Thanks to all those helping to support this endeavour, either via testing/code/doc contributions or via a Stable Channel subscription.



Released 20th May 2020

Reboot required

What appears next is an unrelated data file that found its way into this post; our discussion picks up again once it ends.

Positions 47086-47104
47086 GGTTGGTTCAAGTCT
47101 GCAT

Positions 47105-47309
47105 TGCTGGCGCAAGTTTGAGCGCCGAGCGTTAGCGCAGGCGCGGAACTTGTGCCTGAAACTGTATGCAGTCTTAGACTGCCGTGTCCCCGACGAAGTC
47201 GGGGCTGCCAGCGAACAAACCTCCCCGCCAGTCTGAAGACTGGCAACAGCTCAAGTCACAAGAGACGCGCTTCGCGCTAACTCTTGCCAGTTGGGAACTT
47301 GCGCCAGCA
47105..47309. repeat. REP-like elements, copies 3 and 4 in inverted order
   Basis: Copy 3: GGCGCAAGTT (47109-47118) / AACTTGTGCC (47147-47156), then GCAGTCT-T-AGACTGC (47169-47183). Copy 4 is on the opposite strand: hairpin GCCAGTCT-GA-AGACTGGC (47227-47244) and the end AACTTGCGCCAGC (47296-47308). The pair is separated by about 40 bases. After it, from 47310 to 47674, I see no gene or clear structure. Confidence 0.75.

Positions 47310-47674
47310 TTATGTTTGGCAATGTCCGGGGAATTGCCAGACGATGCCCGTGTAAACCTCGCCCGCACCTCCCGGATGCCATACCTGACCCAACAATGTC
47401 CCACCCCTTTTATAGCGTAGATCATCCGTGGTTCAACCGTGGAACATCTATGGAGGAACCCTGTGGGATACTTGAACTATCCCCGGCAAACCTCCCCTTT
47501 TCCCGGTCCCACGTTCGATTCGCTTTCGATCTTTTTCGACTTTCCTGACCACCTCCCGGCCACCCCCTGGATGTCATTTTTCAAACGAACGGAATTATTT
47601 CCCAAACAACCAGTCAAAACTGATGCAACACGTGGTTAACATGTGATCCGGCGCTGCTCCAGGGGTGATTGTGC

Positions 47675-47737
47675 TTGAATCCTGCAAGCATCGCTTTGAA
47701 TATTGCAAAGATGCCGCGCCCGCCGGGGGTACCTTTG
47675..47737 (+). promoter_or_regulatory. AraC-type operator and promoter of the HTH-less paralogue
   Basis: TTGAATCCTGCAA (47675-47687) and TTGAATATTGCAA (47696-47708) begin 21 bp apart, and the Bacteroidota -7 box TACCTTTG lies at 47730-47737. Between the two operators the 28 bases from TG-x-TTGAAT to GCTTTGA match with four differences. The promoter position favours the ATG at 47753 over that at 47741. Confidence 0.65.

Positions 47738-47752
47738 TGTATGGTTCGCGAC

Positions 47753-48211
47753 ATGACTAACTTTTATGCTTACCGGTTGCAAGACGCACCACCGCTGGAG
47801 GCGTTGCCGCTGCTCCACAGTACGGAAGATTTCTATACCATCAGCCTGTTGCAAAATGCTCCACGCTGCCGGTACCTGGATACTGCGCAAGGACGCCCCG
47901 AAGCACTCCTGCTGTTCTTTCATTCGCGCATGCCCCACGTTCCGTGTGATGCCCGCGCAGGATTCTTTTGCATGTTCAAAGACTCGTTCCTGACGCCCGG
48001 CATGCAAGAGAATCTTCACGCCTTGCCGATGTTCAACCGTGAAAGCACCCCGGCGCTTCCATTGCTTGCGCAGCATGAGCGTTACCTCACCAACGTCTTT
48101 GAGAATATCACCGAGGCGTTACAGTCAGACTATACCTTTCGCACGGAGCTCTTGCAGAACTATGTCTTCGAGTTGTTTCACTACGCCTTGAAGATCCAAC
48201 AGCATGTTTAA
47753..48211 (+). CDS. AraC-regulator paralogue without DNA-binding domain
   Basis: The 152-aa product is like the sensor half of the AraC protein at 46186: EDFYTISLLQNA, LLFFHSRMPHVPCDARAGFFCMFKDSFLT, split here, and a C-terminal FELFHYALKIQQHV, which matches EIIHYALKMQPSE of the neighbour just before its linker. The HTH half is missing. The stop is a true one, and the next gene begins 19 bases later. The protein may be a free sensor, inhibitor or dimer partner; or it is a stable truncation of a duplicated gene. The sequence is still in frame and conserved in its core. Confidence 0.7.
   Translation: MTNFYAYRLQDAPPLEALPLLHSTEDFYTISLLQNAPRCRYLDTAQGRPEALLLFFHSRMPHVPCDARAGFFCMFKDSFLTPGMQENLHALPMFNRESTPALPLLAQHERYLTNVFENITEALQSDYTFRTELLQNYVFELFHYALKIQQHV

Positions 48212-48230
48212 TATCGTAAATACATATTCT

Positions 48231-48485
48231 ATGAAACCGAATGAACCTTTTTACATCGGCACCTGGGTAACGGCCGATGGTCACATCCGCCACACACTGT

So this one is just a little tricky. As per this threads into, we have finally tackled one of the all time outstanding feature disparities between our current CentOS based Stable channel and our ongoing ‘same source’ ‘Built on openSUSE’ variant. This ongoing dual distro target approach has in many ways slowed our progress, but we absolutely depend on our Stable Channel subscribers to ‘keep the light on’ so we have maintained compatibility with both distro bases with a priority on our Stable Channel release. But as from this release, our source code is only intended to run on an openSUSE server install with the very specific configurations discussed in the “early-adopters” link. And as such we can finally make the fairly major changes required to support user share functionality on a boot-to-snap, aka rollback capable, system poll that is default on all openSUSE based installs when the system disk is greater than around 17.5 GB. Previously, and share created on the system pool of our ‘Built on openSUSE’ variant, assuming no other issues were in play, would seem to have been created as normal but disappear from the Web-UI upon browser refresh. There were in fact created as btrfs subvols but, as it turns out, in the wrong place. Primarily because were were just plain ‘doing it wrong’ on these boot-to-snapshot root rollback capable systems. Which leads me to a potential wrinkle here. If you are updating from a pre beta ‘Built on openSUSE’ version and you attempted to create a share on the system pool then you will have a little tidying up to do.